Abstract: In this three part paper, we develop a method to trace the lines of flux through a three-dimensional wavefield by following a direction that is governed by the derivative of the phase at each point, a process that is best described as flux tracing but which we interchangeably name as 'nonlinear ray tracing'. In the first part we focused on the high-speed calculation of focused three-dimensional complex wavefields in the paraxial approximation for TEM00 and TEM01 laser modes. The algorithms developed in the first paper are first used to generate the three-dimensional grid of samples of the complex wavefield in the focal region. In this second part, we focus on tracing a flux through this three-dimensional point cloud. For a given 'ray' at an arbitrary position in the 3D volume, interpolation of the three-dimensional samples is applied to determine the derivative of the phase (normal to the direction of propagation) at the ray position, which is then used to direct the ray as it 'propagates' forward in a straight line over a short distance to a subsequent plane; the process is repeated between consecutive planes. The initial origin of the ray can be chosen arbitrarily at any point and the ray can be then be traced through the volume with appropriate interpolation. Results are demonstrated for focused wavefields in the absence of aberrations, corresponding to the cases highlighted in the first paper. Some of the most interesting results relate to focused Laguerre-Gaussian beams, for which the rays are found to spiral at different rates of curvature. In the third paper we extend the application of this algorithm to the investigation of lens aberration.

Tutorial: Nonlinear Ray Tracing in Focused Fields. Part 1: Calculating 3D Complex Wavefields.

qin yu and Bryan Hennelly

DOI: 10.1364/JOSAA.503926 Received 30 Aug 2023; Accepted 22 Mar 2024; Posted 26 Mar 2024  View: PDF

Abstract: In this three part paper, we develop a method to trace the lines of flux through a three-dimensional wavefield by following a direction that is governed by the derivative of the phase at each point, a process that is best described as flux tracing but which we interchangeably name as ’nonlinear ray tracing’. In this first part, we focus on the high-speed calculation of three-dimensional complex wavefields, which is a necessary precursor to flux tracing. The basis of this calculation is the Angular Spectrum method, a well known numerical algorithm that can be used to efficiently and accurately calculate diffracted fields for numerical apertures <0.7. It is known that this approach yields identical predictions to the first Rayleigh-Sommerfeld solution. We employ the Angular Spectrum method to develop two algorithms that generate the 3D complex wavefield in the region of focus of a lens. The first algorithm is based on the thin lens approximation and the second is based on the concept of an ideal lens, which can be modelled using an optical Fourier transform. Both algorithms are investigated to calculate focused laser beams with TEM00 and TEM01 laser profiles. The three-dimensional sampling requirements of the focused field are investigated in addition to the computational and memory efficiency of the two algorithms. These two algorithms generate the 3D scaffold for the flux tracing method developed in the second paper and in the third paper we highlight the application of the method to understanding monochromatic lens aberration. Disregarding the second and third papers, the two algorithms developed in this paper are interesting for anyone seeking to compute focused fields in three-dimensions.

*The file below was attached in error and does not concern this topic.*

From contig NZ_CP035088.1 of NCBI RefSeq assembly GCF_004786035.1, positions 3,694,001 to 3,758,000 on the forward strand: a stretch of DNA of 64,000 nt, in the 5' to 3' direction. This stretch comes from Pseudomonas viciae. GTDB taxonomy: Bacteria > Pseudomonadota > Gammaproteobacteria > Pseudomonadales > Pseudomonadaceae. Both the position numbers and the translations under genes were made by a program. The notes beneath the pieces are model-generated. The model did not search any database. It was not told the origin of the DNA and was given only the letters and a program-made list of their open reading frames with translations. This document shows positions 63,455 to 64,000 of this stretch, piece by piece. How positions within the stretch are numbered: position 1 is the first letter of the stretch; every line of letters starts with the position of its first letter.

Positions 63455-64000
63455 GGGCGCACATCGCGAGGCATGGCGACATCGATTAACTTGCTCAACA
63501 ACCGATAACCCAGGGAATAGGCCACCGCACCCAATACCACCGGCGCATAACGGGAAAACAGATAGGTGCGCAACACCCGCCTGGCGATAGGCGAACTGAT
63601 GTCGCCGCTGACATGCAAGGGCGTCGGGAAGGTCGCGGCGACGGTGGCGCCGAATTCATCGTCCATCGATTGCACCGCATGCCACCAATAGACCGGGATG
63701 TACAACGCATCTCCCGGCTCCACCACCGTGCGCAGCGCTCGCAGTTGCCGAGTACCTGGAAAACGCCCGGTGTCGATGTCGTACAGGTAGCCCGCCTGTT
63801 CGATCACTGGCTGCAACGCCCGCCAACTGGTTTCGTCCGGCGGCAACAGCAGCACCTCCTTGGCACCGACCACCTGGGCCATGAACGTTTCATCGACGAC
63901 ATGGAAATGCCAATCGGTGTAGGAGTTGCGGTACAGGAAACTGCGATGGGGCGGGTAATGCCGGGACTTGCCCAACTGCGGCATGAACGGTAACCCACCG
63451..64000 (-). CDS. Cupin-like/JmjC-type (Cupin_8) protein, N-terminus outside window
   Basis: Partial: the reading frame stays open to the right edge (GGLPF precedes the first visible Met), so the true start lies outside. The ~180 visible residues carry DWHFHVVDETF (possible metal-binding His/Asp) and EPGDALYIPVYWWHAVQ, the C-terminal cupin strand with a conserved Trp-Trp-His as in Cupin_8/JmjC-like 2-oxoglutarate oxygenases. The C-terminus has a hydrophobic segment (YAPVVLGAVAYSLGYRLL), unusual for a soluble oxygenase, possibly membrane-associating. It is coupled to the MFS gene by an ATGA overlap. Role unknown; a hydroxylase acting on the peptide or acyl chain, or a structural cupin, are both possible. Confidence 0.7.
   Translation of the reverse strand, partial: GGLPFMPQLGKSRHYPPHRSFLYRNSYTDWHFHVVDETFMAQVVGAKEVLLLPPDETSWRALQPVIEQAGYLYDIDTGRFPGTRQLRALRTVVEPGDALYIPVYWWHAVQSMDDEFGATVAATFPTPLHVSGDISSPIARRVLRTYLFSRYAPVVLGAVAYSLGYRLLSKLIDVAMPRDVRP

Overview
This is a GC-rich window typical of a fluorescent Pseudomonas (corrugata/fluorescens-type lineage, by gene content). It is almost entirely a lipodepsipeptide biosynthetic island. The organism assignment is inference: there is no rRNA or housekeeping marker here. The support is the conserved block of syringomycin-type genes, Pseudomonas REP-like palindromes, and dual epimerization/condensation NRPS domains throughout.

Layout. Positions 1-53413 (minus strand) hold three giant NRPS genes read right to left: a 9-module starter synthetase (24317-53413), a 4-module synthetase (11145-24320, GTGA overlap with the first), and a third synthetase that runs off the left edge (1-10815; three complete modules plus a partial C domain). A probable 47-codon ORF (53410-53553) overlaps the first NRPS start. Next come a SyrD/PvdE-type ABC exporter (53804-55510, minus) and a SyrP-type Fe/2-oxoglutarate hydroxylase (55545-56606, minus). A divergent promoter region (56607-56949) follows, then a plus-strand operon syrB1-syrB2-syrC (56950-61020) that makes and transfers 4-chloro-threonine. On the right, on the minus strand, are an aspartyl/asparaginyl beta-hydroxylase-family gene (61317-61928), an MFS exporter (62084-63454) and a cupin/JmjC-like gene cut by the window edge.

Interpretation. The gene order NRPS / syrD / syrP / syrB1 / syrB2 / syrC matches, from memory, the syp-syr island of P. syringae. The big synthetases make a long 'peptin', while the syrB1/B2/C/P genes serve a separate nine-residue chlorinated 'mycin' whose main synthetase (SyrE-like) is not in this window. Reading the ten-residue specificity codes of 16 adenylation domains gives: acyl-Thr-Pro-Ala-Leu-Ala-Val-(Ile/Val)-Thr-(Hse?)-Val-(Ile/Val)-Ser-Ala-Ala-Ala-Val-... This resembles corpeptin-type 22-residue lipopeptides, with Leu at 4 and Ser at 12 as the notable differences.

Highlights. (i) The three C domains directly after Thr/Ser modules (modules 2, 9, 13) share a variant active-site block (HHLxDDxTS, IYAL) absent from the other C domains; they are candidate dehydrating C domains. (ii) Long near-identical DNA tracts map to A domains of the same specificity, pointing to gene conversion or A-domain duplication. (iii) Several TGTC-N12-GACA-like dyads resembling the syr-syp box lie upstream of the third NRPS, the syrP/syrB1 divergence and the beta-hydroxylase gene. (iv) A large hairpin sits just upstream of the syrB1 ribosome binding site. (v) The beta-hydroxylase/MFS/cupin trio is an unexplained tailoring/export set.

Relationship between Turbulent Image Variance and Average Image Gradient

Guy Potvin

DOI: 10.1364/JOSAA.516238 Received 18 Dec 2023; Accepted 21 Mar 2024; Posted 21 Mar 2024  View: PDF

Abstract: Optical turbulence can cause substantial distortions in imaging over long horizontal paths.For Lambertian objects, these distortions are only seen where there is a gradient in the object's radiance.It is possible to establish a relationship between the intensity variance of a turbulent image and the average image's gradient squared.We test the validity of a linear relationship between these quantities using turbulent imaging data.We find that it performs reasonably well for weak and intermediate optical turbulence regimes, but that some discrepancies remain to be explained.The linear relationship may permit the determination of turbulence parameters using imaging data.

Virtually Measuring Layered Material Appearance

Kewei XU, Arthur cavalier, Benjamin Bringier, Mickaël Ribardière, and Daniel Meneveaux

DOI: 10.1364/JOSAA.514604 Received 30 Nov 2023; Accepted 17 Mar 2024; Posted 18 Mar 2024  View: PDF

Abstract: This paper describes the design and the implementation of a virtual gonioradiometer dedicated to theanalysis of layered materials BSDF. For a given material sample, interfaces between layers are representedby geometric meshes, associated with elementary reflectances. Light scattering is performed using pathtracing. Our system is composed of 5 hemispherical sensors, which cells have uniform solid angles, anda close-to-uniform geometry. The upper hemisphere captures the reflected radiance distribution, whilethe other 4 collect the light energy lost by the sample sides. Sensor resolutions can be set to gather veryfine details of the BSDF. With the proposed system, any type of virtual surface reflection and transmissioncan be simulated, with several controllable surface layers, and with any type of reflection configuration,including direct reflections, two bounces of reflection, or all contributions. A series of results are providedwith several types of layered materials, as well as discussion and analysis concerning the assumptionsmade with analytical layered BSDF models. We also propose an in-depth study of the side effects thatinevitably appear when measuring such (real) material configurations. Finally, our system will be freelyavailable to the community (open source dissemination). ©